Limbo: Trial and Tribulation, by Darrell Tuffs
A silhouetted figure stands before a sinister red light projecting the horrifyingly long shadow of the horned and monstrous devil itself. Meanwhile, our assumed protagonist sits tied to a chair, forced to look on in hopelessness as the manifestation of all the world’s evil creeps slowly towards him. Above we read the words ‘ judgment comes for us all’.
Chances are that the scenario I just described paints an image of a dark film, perhaps one with jump scares, never-ending tension, and harsh violence throughout. Indeed, what I just described is the poster and tagline for writer and director Mark Young’s Limbo (2020). Yet the film itself is something way more terrifying, much more sinister, and with more evil spirits than you will find anywhere… are you ready? … don’t scream… a legal drama!
Ok – so I’m half kidding, but what you see from the film’s marketing isn’t really what you get on screen, and if you ask me, that’s a good thing.
I was expecting Limbo to be fun, yet I wasn’t expecting it to be particularly interesting. Perhaps a generic horror focused on a poor soul who tries to escape the devil at all costs; he runs and runs but can never escape judgment. That’s what the poster seems to want you to think. But the film in actuality doesn’t want to be just a generic horror film, it wants to be something genuinely different, and though Limbo has its many faults, I respect the film’s attempts to subvert expectations.
The film focuses on Jimmy (Lew Temple), a lonely and emotionally damaged man who finds himself trapped in what the film calls ‘Limbo’, a half-way between heaven and hell where souls are judged and deemed suitable for one of the two locations. Jimmy has led a troubled life, ending in a failed robbery that results in his death, but not before he kills an innocent and well-meaning shop owner. In ‘Limbo’, Jimmy meets two angels, Balthazar (Lucian Charles Collier) the prosecutor, and Cassiel (Scottie Thompson) the defense.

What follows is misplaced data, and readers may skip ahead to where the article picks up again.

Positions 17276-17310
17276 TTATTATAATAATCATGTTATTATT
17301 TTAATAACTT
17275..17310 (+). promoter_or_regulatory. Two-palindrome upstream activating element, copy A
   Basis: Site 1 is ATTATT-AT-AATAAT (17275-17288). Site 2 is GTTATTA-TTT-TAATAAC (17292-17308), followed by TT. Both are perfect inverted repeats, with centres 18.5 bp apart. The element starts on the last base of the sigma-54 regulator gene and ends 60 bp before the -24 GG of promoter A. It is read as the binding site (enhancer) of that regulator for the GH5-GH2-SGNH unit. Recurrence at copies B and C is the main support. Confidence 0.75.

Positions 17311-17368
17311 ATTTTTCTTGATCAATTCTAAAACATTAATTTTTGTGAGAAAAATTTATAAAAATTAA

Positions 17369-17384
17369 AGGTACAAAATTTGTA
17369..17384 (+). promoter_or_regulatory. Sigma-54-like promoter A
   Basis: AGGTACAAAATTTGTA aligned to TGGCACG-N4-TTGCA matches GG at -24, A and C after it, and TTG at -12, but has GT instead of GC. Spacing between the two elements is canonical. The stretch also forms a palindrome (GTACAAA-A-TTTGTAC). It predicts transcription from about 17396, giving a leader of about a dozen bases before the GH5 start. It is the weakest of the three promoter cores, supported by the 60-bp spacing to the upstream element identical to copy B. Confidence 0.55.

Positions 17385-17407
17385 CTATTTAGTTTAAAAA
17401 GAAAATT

The film plays out mostly in one room and with these three characters, including flashbacks to recent events in Jimmy’s life. The narrative is always interesting, (which is also helped by a short running time) including bursts of cleverly written dialogue and character blemishes. As Balthazar and Cassiel present their case for and against Jimmy being sent to hell, we slowly learn more about Jimmy’s life and the types of circumstances that led him to make the decisions he did.
At first, the film seems to be centered on questions of morality. Can Cassiel find a truly selfless act within Jimmy’s life that would morally counteract the murder of the shopkeeper? Is such a thing even possible, ethically speaking? And, even if she could, does such an act make up for a life of violence, aggression, and ultimately, murder? These are the questions asked by the film and its central characters.
As we move into the film’s second half, we begin to learn more about Balthazar, his pass connections to heaven, and how the film might be more about his past and the decisions he makes, rather than the life that Jimmy had led.
There are some fun performances throughout the film, including James Purefoy as the Devil himself, and Richard Riehle as a joke-telling demon. These performances make Limbo self-aware; the film can be seen to have somewhat of a trivial plot when unpicked, yet the script manages to insert some grounded emotion and philosophical questioning while at the same time never quite taking itself too seriously. These moments are also balanced with a light sense of humor, adding a much-needed relief during some of the film’s more dialogue-heavy moments.
Of course, the film does at times acquire an unfortunate tendency to over-explain its relatively simple plot through unneeded exposition. This might be expected with such a narrative, but at times I did wish the film had explored more creative ways to show me what was happening rather than tell me. For example, when Cassiel explains to Jimmy that he is, in fact, dead and awaiting judgment, it would have been great to see a visual representation of just how bad hell is, to show how much Jimmy might want to avoid it or to get a pictorial sense of how serious the situation is. Instead, we rarely ever leave the interrogation room and are mainly ‘told’ of what might happen to Jimmy and how close to eternal suffering he is.
In all Limbo is a surprisingly interesting watch with little fright or horror, but with much genuine interest for its characters planted within the seams of its narrative. You won’t find any visual dazzlement or even any carefully build cinematic dread, but you will think, you will have your interest solidly held, and you may well find its ending honorably unanticipated.